3D Printers – My Rigidbot Review

3D Printers – My Rigidbot Review

_MG71426I was looking at purchasing a 3D printer for our household for a few reasons. Reason 1: I wanted to be able to create parts from scratch. Reason 2: I want to be able to bring this to my kids schools and lead a class or two about 3d printers.

I purchased a 3D printer in April of 2014. There were quite a number to choose from, but I ended up buying one from a company that started a kickstarter campaign for their 3D printer called the Rigidbot ($599). I compared it to Makerbot (too expensive), the Phoenix 3D kickstarter, and others. There were specific things that I liked about this specific printer, the Rigidbot.

_MG71430The Phoenix 3D printer had a couple of things going for it, and I actually ordered it but ended up cancelling the order. The 2 major benefits of this printer were the cost ($399) and the software. They have special software that allows you to rewind the printing and go back to a certain step to continue from there. No other printer has this feature. These 2 reasons are why I ordered this printer.

I ended up cancelling this printer for one very specific reason, durability. They were updating their kickstarter with updates on how they were having problems getting the printer shipped without breaking. I wanted something more robust. Even though I would be giving up the “rewind” feature, structural integrity won out.

_MG71437The Rigidbot printer had one major feature over the rest of the printers: structural integrity. It is a large box frame. I ordered this post kick-starter (like the other printer) in April of 2014.  I ended up receiving the printer after several delays, on my birthday August 15, 2014. Only 4 months to what was supposed to be 6 weeks. That’s ok as this is a new industry and many kickstarter projects are having lots of problems delivering. In fact, I can’t tell if the Phoenix has actually delivered (as of December 2014).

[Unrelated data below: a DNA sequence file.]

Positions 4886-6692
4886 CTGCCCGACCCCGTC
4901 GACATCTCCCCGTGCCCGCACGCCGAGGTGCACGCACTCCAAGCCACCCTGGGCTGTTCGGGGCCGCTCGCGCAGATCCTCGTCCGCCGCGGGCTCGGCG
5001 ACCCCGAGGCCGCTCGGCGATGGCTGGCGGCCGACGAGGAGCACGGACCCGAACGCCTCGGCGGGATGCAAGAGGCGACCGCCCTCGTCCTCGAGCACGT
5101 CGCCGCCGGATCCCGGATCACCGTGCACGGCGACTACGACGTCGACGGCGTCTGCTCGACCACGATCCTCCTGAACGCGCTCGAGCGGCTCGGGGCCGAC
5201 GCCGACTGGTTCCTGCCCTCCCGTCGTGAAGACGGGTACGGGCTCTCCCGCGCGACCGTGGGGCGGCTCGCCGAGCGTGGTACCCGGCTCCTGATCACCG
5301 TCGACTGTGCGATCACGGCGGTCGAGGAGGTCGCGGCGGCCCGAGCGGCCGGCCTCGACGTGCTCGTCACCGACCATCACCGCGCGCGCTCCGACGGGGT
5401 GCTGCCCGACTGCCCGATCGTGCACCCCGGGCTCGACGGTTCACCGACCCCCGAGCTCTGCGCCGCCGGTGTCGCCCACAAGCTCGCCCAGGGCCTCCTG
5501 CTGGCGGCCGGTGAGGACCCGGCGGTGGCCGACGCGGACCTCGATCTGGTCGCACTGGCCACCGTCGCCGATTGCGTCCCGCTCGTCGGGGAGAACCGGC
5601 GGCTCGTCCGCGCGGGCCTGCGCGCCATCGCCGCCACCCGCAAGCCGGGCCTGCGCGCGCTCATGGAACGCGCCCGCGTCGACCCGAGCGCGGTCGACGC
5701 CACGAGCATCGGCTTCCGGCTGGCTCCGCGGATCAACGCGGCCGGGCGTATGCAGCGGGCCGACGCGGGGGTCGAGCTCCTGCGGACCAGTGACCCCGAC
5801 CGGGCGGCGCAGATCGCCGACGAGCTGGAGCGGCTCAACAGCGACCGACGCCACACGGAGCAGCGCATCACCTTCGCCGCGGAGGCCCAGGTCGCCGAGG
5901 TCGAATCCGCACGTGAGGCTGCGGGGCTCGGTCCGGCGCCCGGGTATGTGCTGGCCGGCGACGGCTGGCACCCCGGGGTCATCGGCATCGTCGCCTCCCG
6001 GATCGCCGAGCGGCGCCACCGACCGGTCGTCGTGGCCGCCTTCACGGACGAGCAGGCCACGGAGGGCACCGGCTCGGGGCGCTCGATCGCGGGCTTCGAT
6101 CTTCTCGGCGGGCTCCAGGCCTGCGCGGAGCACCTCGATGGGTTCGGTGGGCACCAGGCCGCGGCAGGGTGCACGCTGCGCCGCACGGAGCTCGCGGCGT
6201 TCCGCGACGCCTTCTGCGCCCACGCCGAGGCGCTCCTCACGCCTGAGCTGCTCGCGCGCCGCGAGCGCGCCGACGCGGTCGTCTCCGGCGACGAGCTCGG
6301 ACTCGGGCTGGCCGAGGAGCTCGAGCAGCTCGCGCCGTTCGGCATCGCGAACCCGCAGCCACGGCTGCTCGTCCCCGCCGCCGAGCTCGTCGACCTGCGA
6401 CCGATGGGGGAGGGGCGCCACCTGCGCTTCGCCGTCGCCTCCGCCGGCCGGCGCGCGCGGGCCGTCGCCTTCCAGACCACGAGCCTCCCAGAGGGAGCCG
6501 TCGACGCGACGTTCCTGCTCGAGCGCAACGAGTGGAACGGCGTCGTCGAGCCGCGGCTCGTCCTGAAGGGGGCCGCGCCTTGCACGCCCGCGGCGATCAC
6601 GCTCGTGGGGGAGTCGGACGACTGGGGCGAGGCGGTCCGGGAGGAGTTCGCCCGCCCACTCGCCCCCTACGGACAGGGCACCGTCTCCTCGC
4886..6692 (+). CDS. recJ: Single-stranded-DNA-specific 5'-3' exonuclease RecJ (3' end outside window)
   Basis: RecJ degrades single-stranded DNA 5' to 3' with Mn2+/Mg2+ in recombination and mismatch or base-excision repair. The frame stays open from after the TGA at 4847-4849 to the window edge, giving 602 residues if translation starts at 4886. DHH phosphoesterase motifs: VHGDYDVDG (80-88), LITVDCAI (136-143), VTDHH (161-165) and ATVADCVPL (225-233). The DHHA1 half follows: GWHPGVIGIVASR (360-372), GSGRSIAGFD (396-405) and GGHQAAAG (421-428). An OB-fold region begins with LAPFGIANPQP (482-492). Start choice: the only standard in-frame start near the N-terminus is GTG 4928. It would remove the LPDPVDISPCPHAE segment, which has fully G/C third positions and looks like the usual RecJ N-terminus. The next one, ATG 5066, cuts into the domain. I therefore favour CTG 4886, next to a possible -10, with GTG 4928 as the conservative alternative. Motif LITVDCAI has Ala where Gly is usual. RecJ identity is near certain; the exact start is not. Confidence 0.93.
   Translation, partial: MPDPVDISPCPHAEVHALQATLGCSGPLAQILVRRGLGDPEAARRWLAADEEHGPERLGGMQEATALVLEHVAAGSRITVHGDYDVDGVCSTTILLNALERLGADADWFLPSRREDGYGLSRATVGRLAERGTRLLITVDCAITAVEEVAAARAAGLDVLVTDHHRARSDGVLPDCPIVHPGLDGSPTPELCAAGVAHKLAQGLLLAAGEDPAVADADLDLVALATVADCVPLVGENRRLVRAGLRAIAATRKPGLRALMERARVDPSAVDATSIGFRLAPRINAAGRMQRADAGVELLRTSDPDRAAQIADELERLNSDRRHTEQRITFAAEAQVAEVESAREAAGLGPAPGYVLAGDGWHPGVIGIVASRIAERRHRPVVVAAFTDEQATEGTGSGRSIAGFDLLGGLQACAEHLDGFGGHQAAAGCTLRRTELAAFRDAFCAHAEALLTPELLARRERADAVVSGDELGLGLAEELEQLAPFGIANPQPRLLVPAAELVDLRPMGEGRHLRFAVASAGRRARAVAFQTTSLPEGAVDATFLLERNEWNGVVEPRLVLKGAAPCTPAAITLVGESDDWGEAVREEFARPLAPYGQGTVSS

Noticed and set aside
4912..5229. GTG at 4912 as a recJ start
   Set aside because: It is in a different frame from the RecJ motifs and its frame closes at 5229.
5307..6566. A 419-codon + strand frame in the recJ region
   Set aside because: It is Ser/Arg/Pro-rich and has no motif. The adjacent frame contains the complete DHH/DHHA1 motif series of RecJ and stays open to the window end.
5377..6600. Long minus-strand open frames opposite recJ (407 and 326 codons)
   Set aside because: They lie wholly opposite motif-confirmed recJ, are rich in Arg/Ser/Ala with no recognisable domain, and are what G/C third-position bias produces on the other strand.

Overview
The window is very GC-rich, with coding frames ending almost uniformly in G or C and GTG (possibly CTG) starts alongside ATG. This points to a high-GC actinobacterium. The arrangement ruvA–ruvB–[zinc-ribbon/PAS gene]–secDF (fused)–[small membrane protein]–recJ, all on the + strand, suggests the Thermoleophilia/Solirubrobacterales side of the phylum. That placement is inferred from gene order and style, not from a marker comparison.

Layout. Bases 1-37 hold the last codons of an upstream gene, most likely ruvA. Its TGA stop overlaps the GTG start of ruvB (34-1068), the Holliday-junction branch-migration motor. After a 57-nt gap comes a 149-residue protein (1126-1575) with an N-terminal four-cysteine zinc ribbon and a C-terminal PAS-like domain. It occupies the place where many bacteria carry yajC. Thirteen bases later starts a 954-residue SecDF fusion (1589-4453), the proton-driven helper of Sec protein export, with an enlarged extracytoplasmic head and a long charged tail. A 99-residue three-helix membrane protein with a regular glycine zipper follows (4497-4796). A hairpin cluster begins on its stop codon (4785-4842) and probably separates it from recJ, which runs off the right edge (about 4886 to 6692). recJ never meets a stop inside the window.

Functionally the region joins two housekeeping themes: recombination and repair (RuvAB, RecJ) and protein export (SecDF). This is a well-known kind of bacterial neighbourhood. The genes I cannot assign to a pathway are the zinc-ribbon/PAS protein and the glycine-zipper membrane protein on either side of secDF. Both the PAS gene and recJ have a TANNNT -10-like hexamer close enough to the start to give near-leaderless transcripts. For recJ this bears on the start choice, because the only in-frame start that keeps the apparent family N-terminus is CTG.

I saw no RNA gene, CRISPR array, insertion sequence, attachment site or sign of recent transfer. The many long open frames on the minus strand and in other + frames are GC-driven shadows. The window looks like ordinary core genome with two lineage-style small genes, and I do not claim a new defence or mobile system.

Now that I’ve had the Rigidbot for 6 months, how has it been? Well, there are lots of reports of various parts that are not up to snuff, such as the power supply being a fire hazard, the electronics board going out, cables that are underrated and pose a fire hazard, and a couple of other smaller issues. I’ve customized my Rigidbot to head off some of these problems: replaced power supply with a Meanwell 24v 450W supply, plan on replacing the main board, plan on replacing the heated bed wiring. The rest of the printer just works, even the original extruder. I’ve had some failed prints, but no mechanical or electrical failures yet.

My total cost so far is: $600+60+70 or approximately $750, not including any filament. I have about 10 rolls of filament and they are about $15-25 each depending on the brand.

Updates that I’ve done:

  • _MG71461Internally routed stepper wires to make things neater and cleaner
  • Replaced the original power supply (rigidbrick) with a Meanwell SE-450-24 (about $60)
  • Mounted power supply under the bed and inside the frame (about $10 in parts)
  • Graphics LCD control panel that also allows me to print from SD cards (about $30)
  • 12v LED Lighting run off the 24v power supply (about $10)
  • Emergency Stop button on the front panel (about $10)
  • Direct wire of the power supply bypassing the unreliable Kycon connector on the main board using XT60 connectors (about $10)


Upcoming modifications:

  • I purchased a Cyclops hot-end, which allows me to use 2 different color filaments at the same time. I can’t wait to get this up and running. This is my first priority, and it requires that I purchase 2 bowden extruders to feed the filament.I am planning on using a modified airtripper extruder to handle the cold-end side of things.
  • Along with the dual extrusion, I want to replace the proprietary main board with a RAMPS 1.4 solution. This is the controller that is used for many 3d printers, and gives me standard wiring and standard open-source firmware. Both of these are an advantage to the proprietary Rigidboard.
  • Another modification is to somehow enclose the Rigidbot. I would like to add panels to all the sides of it so that I can filter the air inside it better.
  • I decided not to use the Cyclops hotend for dual extrusion. I’m heading along the path of dual e3d hotends. I have purchased 2 e3d lite hotends ($35 each) and will use Peter Stoneham’s dual e3d mount kit.

For Beginners

If you are thinking of purchasing a 3D printer, I would suggest getting stared with one of the following. I cannot recommend the Rigidbot as it has too many proprietary pieces that are poorly constructed. The Rigidbot frame kit may be just fine because you wouldn’t be using the proprietary board nor power supply that they spec.

Under $500:

$500 – $1000:



If you enjoyed this post, please consider leaving a comment or subscribing to the RSS feed to have future articles delivered to your feed reader.

Leave a reply